Apr 30, 2008

Random Intelligence Dispatches For May 1, 2008

Mission Bloody Mary Soundtrack Coming Out!

GDM Records have announced a CD release of the soundtrack to the Ken Clark 077 Eurospy film Mission Bloody Mary. Angelo F. Lavagnino composed the score, and the ubiquitous Ennio Morricone provided the main theme. It looks like you can order it directly from GDM. The movie itself is available on DVD in an impressive wide-screen transfer from Dorado Films.

Thanks to Johann on the Eurospy Forum for noticing this!

Nick Fury In Iron Man After All

Dark Horizons says that Sam Jackson's perpetually is-it-or-isn't-it Nick Fury cameo is in Iron Man after all--just make sure you stay till the end of the credits! It had been reported as having been excised because the entire credits weren't included in prints screened for critics. Iron Man opens tonight in most cities.
Tradecraft For April 30, 2008

Martin Campbell Keeps Busy

Whew! The spy news is coming so fast and furious these days it's hard to keep up with it! Goldeneye and Casino Royale director Martin Campbell himself is generating a lot of it, with two new spy film announcements in the trades in as many days.

Edge of Darkness

First, Variety reports that Campbell will remake his own 1985 cult British miniseries Edge of Darkness with Mel Gibson stepping into the role that Bob Peck created over two decades ago. I haven't seen Edge of Darkness since I was a teenager, but it left quite a lasting impression. As I recall, it's fantastic television, hinged on some arresting performances by Peck, Joanne Whalley (pre -Kilmer) and Joe Don Baker, playing his first CIA agent for Campbell. (His Darius Jedburgh is equal parts Texan charm and sinister creepiness.)

The original story (written by Troy Kennedy Martin, writer of The Italian Job and Reilly, Ace of Spies, which Campbell also co-directed) followed a dedicated cop (and former intelligence officer) as he investigates the murder of his environmental activist daughter. The investigation uncovers layer upon layer of nuclear conspiracy involving the CIA, MI5, the Thatcher government and big business. As he peels away these layers, though, he exposes himself to great danger--both physical and mental. Is his daughter's ghost really helping him? Or is he going mad? Dark Horizons notes that the series' original ending was truly surreal, with Peck's character turning into a tree! Don't worry; I haven't spoiled anything; it doesn't end like that... but it's not exactly a feel-good ending either. One wonders how Hollywood will alter that. With Campbell once again at the helm, and Oscar-winning screenwriter William Monahan (Body of Lies) handling the script, it should be in good hands. But Gibson will certainly have his work cut out for him living up to Bob Peck's towering performance.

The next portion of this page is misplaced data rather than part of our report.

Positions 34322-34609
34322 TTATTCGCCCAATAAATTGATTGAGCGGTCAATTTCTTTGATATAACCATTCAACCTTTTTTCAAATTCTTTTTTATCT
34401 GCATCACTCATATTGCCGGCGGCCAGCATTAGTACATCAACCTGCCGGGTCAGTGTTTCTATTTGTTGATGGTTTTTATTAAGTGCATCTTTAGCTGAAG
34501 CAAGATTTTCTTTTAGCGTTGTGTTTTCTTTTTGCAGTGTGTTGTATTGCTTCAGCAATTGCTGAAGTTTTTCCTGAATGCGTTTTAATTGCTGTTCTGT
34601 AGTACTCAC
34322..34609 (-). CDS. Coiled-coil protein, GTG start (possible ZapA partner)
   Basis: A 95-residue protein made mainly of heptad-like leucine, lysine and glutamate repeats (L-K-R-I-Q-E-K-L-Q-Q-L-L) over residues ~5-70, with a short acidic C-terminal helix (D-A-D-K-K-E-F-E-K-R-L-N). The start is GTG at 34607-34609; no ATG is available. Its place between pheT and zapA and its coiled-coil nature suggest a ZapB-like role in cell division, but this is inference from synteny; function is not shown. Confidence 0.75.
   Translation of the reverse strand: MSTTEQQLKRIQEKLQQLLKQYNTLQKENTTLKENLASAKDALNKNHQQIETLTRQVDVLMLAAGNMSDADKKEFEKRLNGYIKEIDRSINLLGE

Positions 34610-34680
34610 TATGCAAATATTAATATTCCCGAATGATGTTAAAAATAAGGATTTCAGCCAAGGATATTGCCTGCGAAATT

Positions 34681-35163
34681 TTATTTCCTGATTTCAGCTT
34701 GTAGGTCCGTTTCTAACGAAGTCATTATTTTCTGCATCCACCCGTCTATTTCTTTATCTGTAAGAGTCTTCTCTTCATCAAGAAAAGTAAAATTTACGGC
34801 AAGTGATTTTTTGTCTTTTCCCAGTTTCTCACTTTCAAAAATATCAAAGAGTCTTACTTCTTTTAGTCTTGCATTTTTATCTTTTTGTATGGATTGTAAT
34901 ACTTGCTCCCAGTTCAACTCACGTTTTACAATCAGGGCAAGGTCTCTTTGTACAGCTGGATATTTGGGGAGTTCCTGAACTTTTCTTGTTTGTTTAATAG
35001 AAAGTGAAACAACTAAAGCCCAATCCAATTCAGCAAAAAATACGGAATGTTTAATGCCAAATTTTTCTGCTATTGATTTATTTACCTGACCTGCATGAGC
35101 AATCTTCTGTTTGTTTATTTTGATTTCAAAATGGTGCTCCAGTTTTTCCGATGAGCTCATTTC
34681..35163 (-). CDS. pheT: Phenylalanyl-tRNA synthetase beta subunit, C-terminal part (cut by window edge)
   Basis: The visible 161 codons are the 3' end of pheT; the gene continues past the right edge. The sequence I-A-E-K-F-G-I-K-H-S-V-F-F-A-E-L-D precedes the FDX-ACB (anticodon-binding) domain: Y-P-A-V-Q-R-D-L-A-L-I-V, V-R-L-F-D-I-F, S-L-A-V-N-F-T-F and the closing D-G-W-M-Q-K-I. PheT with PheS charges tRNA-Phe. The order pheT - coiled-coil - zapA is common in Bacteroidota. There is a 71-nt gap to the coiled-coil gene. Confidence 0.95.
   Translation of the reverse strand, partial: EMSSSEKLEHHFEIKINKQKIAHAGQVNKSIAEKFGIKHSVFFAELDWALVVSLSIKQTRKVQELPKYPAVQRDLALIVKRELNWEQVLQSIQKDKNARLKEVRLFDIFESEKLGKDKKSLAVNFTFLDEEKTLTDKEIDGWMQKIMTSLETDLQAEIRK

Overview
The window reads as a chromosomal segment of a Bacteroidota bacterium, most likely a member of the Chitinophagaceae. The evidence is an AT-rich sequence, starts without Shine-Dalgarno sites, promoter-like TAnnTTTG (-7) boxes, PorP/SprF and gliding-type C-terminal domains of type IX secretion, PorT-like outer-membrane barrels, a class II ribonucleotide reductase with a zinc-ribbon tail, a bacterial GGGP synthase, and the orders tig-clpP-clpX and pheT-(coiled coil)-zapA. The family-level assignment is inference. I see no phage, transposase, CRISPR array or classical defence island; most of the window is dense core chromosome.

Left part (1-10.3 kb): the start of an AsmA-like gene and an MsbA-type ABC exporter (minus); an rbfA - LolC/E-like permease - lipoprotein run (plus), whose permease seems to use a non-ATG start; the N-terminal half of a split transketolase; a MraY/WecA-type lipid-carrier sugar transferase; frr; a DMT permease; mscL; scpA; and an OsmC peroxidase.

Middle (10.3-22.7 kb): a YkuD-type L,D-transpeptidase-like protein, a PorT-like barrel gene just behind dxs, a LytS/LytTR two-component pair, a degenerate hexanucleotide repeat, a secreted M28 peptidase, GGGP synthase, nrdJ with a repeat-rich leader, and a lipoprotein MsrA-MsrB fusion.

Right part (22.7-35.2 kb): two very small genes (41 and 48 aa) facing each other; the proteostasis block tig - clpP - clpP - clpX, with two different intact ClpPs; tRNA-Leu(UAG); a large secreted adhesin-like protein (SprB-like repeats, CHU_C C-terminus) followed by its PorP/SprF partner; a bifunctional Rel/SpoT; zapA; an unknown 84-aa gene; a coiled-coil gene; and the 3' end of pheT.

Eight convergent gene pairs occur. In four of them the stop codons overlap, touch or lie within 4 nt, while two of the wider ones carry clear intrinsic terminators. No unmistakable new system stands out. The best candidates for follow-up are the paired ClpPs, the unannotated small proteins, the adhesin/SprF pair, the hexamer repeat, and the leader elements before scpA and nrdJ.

Just writing about this makes me want to see the original miniseries again. Hopefully the impending movie version will spur a Region 1 DVD release!

Campbell, Surnow and Cruise Join Forces

Hot on the heels of that news comes the news in today's Variety that Campbell will also direct a "contemporary spy thriller" written by 24 scribes Joel Surnow and Michael Loceff for Tom Cruise's United Artists. "This is an original concept that both UA and I feel will have an impact creatively and commercially," Surnow tells the trade. The plot is being kept under tight wraps, and there's no word yet on whether or not Cruise is eying the project as a star vehicle for himself. If he were, that would be a pretty cool spy dream team, though, combining talents associated with James Bond, Jack Bauer and Ethan Hunt! According to Variety, "UA ... has made it a priority to find a commercially viable franchise for Cruise, though the studio wouldn't confirm whether the Surnow/Campbell project was specifically designed for the Mission: Impossible star.

Champions Movie Still in the Works

The same Variety article also contains a small update on the bigscreen version of cult UK TV show The Champions: "The new project gives UA two plum commercial projects, the other being The Champions, an adaptation of the '60s British TV adventure series that had Guillermo del Toro attached. The helmer will likely have to be replaced, after committing to four years in New Zealand making two films based on J.R.R. Tolkien's The Hobbit. UA parent MGM shares The Hobbit with New Line Cinema and Warner Bros."

Wow! I never thought I'd hear anyone refer to The Champions, a cool but very obscure (in the U.S., anyway) ITC spy/superhero hybrid that lasted just one season as a "plum commercial project!" But it's great to know that UA sees it that way, and plans to proceed with the project even without Del Toro. I was wondering what was going to happen to The Champions when he committed to The Hobbit. Guess it might still happen! Something to look forward to. I hope they manage to find a director at least half as cool as Del Toro to ensure a quality adaptation.
Jack Bauer Heads To Africa After All

Aintitcool points the way to an AP story that spills the beans on this fall's 24 TV movie, set to bridge the extra-long gap (thanks to the writers' strike) between seasons 6 and 7 of the hit Fox show. The article reveals that this fall's two-hour movie will find Jack Bauer in Africa. Avid CTU surveillance experts will recall that the initial plan last summer for Season 7 was to begin it in Africa. Fox got cold feet due to cost (and supposedly the scripts weren't ready) and the whole idea was scrapped. The writers allegedly started from scratch and came up with a plotline that would shoot at least partially in Washington, D.C., thankfully moving Jack out of his all-too-familiar L.A. environs. Some episodes were shot, but thanks to Kiefer's drunk driving charges and subsequent jail time, and the WGA's work stoppage, the production team didn't get very far. Next we heard, 24 wasn't returning until January 2009, series mastermind Joel Surnow was leaving the show, and everything seemed up in the air. Would they even use what they'd shot of Season 7, or scrap it for a new take entirely?